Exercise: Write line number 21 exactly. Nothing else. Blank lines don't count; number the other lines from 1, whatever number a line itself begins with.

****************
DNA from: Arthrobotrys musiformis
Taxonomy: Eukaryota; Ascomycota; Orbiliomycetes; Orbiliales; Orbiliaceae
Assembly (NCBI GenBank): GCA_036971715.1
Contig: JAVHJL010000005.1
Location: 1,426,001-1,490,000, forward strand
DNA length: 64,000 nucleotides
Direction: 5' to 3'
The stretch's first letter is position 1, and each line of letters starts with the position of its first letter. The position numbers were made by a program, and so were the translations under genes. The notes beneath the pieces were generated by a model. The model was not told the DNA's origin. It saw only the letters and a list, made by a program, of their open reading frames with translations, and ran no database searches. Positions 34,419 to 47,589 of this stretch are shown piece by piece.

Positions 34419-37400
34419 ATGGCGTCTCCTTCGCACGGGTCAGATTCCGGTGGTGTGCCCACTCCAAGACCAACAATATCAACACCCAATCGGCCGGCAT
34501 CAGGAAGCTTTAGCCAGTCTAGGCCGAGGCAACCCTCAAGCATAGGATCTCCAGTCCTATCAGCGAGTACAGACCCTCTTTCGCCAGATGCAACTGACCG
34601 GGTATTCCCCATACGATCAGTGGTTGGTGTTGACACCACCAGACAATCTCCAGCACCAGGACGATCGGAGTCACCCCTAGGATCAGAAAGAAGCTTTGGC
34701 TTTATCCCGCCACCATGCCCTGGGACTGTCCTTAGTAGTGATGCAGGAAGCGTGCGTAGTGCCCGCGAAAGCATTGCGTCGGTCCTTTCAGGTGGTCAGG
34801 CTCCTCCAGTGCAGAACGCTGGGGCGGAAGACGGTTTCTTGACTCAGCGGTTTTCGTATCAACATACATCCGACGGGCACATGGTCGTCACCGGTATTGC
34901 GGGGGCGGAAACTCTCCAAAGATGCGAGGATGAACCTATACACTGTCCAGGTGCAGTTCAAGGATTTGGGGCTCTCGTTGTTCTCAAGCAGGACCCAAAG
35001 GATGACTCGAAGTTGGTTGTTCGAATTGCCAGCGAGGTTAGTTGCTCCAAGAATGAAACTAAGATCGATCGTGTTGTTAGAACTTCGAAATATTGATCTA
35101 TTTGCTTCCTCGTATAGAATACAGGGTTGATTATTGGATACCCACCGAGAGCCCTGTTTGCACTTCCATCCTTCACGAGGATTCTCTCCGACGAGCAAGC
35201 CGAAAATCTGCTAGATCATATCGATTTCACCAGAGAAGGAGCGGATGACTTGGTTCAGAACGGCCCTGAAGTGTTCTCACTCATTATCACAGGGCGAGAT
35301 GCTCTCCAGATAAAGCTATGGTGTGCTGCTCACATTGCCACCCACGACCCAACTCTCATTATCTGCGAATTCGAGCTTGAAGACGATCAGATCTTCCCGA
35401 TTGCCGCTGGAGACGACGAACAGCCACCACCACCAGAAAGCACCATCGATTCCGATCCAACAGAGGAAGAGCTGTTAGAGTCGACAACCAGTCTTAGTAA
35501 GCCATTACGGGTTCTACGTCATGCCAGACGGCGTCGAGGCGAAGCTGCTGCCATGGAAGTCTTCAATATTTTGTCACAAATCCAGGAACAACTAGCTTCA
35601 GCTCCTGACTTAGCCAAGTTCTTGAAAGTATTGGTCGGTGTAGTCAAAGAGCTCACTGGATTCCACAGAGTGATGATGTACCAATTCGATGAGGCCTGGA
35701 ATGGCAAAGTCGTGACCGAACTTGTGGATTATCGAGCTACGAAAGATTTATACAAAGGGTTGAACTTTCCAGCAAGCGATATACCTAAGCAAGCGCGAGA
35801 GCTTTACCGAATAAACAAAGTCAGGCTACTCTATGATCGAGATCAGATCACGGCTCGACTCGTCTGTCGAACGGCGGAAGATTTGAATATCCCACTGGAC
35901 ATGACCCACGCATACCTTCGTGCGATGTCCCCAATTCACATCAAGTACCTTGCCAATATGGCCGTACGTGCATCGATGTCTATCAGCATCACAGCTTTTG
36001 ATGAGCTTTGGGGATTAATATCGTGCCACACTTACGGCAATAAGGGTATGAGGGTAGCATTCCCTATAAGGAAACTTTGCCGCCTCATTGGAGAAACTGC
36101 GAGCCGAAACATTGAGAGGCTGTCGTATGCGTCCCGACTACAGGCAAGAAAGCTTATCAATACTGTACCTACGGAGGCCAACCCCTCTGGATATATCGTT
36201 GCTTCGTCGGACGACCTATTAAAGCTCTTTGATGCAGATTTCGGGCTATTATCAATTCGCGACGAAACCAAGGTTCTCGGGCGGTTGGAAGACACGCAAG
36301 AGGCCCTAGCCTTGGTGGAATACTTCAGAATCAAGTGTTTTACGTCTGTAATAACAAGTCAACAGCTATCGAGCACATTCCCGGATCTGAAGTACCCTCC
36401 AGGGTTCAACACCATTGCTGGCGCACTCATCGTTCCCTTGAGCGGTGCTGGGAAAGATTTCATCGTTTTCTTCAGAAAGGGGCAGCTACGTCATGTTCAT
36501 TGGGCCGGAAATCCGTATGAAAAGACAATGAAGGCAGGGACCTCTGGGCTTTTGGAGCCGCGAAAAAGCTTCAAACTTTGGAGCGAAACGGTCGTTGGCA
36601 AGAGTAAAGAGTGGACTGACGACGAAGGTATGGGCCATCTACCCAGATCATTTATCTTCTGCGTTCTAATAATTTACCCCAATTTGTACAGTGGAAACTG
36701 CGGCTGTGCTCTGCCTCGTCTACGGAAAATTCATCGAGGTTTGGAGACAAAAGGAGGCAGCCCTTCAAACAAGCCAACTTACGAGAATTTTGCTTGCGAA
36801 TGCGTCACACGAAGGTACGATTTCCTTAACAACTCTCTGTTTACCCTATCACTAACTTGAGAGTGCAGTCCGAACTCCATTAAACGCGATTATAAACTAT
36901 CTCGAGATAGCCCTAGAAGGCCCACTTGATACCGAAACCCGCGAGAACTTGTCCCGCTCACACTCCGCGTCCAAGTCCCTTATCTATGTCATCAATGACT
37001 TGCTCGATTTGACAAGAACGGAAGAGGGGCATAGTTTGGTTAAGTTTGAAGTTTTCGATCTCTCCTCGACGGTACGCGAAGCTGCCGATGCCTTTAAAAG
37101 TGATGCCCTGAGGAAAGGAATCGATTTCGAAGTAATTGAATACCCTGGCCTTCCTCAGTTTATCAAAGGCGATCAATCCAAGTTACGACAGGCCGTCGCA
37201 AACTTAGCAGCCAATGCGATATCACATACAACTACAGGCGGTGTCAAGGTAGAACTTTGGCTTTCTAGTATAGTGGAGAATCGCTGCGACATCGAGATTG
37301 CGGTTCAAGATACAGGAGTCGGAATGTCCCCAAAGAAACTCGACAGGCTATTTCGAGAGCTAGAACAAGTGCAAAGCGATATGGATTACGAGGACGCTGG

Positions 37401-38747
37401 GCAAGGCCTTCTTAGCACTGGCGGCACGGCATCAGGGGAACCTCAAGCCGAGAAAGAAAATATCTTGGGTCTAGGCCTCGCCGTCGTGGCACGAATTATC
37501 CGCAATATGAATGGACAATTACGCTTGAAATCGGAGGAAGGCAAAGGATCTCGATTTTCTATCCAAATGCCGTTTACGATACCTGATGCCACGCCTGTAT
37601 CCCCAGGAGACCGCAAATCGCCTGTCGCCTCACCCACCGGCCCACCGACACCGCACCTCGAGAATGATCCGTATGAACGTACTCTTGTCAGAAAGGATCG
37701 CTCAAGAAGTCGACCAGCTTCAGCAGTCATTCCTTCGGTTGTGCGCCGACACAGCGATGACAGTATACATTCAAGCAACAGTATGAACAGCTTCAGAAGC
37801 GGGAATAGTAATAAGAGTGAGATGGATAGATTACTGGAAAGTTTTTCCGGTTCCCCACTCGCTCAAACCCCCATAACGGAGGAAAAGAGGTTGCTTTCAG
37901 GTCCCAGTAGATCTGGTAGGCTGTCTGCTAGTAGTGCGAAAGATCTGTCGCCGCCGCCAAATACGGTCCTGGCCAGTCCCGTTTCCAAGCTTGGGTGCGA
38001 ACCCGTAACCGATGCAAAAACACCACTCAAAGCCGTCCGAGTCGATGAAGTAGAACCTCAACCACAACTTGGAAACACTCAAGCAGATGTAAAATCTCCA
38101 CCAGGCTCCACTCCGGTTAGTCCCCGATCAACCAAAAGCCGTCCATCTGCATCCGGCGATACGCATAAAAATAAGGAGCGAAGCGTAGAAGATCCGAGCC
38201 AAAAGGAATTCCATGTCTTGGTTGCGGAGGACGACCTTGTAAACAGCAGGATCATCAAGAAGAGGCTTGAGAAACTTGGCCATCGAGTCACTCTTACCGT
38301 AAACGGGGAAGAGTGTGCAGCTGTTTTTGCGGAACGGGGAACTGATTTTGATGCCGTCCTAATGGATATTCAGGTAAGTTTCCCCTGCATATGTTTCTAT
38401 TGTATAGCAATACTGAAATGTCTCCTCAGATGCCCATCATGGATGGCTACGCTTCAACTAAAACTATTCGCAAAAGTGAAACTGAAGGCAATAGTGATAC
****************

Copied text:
35501 GCCATTACGGGTTCTACGTCATGCCAGACGGCGTCGAGGCGAAGCTGCTGCCATGGAAGTCTTCAATATTTTGTCACAAATCCAGGAACAACTAGCTTCA